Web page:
More featuring Lang Hancock»

Lang Hancock, The Australian, September 6, 1985, p. 10,
as a letter to the editor.

SIR — The efforts of Mr John Leard are laudable and deserve the highest praise for highlighting what should be obvious to every man, woman and child who has passed first year maths, namely, that Australia is heading for ultimate Third World status under IMF control.

There are numerous well-meaning bodies propounding the same theme and emphasising the same problems, but as far as I can see neither Mr Leard nor any of the other groups, who undoubtedly have Australia’s interests at heart, have supplied any answers to the problems resulting from Big Government squandering money per medium of ever-expanding government departments and quangos.

The obvious answer is to gradually do away with the departments — State and federal — that spend not only the taxpayers’ money but whatever money the Government can borrow; mainly for the purpose of buying votes.

No Prime Minister, no Cabinet minister, no MP (except those in extremely safe seats) would ever dare to abolish any one of these gargantuan spenders of the taxpayers’ money.

This being so, Mr Leard and other well-intentioned parties are simply preaching the obvious to the converted without supplying a remedy, because it should be evident that no government can in any way correct any of the evils and still remain in power: governments must inevitably levy higher and higher taxes and increase borrowings to raise funds with which to buy votes in order to retain their seats in Parliament.

To understand fully why the elected representatives of the people are powerless to act in the best interests of the electors, it is necessary to understand just what constitutes government in Australia. In actual fact there are five arms of government:

  1. The ever-expanding giant bureaucracies, whose heads don’t change whichever party the people elect to form a government;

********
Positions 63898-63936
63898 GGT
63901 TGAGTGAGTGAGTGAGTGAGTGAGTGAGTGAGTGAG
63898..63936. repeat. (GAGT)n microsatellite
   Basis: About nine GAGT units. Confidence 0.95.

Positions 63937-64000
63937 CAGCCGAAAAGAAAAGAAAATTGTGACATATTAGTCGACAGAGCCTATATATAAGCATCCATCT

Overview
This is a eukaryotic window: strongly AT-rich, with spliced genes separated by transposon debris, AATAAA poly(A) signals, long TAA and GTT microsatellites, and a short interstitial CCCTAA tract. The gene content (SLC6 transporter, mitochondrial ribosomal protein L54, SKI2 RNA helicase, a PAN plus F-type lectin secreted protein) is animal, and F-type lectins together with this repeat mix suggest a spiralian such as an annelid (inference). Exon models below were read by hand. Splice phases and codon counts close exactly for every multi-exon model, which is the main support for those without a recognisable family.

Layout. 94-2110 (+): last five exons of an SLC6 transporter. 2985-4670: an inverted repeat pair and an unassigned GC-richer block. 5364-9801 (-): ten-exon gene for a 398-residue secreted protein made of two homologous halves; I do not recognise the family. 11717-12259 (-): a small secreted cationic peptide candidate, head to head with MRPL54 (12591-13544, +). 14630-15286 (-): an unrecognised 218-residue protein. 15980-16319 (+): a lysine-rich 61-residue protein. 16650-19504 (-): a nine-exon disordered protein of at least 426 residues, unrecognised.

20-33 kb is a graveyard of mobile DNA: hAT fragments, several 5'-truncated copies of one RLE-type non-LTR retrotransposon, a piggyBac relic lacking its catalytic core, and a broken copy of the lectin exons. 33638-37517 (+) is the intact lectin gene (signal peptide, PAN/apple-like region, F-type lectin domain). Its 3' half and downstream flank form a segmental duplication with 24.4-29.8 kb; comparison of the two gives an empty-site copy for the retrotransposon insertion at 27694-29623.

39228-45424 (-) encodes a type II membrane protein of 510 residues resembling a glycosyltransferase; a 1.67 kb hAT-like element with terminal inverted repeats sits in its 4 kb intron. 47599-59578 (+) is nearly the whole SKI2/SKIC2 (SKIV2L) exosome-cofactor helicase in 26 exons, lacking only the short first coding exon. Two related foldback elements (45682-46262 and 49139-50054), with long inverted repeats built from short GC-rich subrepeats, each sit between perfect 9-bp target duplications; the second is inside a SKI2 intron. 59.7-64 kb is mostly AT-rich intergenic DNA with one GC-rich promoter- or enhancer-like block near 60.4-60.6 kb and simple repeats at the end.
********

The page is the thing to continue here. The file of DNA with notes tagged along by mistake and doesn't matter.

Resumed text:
2. The more militant of the trade unions, whose almost permanent heads remain unchanged after every parliamentary election;
  3. The media in all its forms, which does all the thinking for the majority of the populace, and whose press barons never change irrespective of the number and frequency of elections held.
  4. The big lobby groups who have their hands in the till and are responsible for the imposition of tariffs, quotas and the handing out of subsidies of all kinds.
  5. The elected representatives of the people who can’t do anything about the above four without being expelled by the voter, a great and ever-increasing number of whom receive some form of government handout.

It is easy to see how ineffectual the elected representatives of the people are. Therefore arousing the public to the inevitable consequences of elected government must be abortive unless a remedy is supplied to overcome the evils that we all know are dragging Australia down.

I think there could be some hope of making parliamentary government effective by reorganising any political party which is prepared to endorse the practice (and not only the theory) of free enterprise.

To do this it would be necessary to work from the top and make it party policy to select only those candidates who would take an oath to pass no more laws and, in fact, unwind all laws passed in the last 20 or 30 years without lengthy debate, but on the basis of “the last to come, the first to go.”

Such an innovation would catch the newly elected member in “Morton’s fork” whereby if he voted in Parliament to do away with several government bureaucracies, he may get sufficient approval from his electors to be re-elected; but if he failed to vote according to his oath, his demise would be swift and definite.

This may be a drastic remedy, but Australia is facing a drastic situation, as Mr Leard so clearly illustrates, and will not get out of the headlong drift to bankruptcy unless the high spending, high taxing, high regulation process is reversed.

LANG HANCOCK
Perth

(in order of appearance on Economics.org.au)
  1. Ron Manners’ Heroic Misadventures
  2. Hancock's Australia
  3. Hancock on Government Help
  4. Wake Up Australia: Excerpts Part 1
  5. Wake Up Australia: Excerpts Part 2
  6. Lang Hancock's Five Point Plan to Cripple Australia
  7. Governments Consume Wealth — They Don't Create It
  8. Up the Workers! Bob Howard's 1979 Workers Party Reflection in Playboy
  9. Jump on the Joh bandwagon
  10. John Singleton and Bob Howard 1975 Monday Conference TV Interview on the Workers Party
  11. Governments — like a red rag to a Rogue Bull
  12. Lang Hancock's Pilbara-Queensland Railway Proposal
  13. Singo, Howard and Hancock Want to Secede
  14. Lang Hancock's Foreword to Rip Van Australia
  15. New party will not tolerate bludgers: Radical party against welfare state
  16. Small and Big Business Should Oppose Government, says Lang Hancock
  17. A Condensed Case for Secession
  18. Hancock gets tough over uranium mining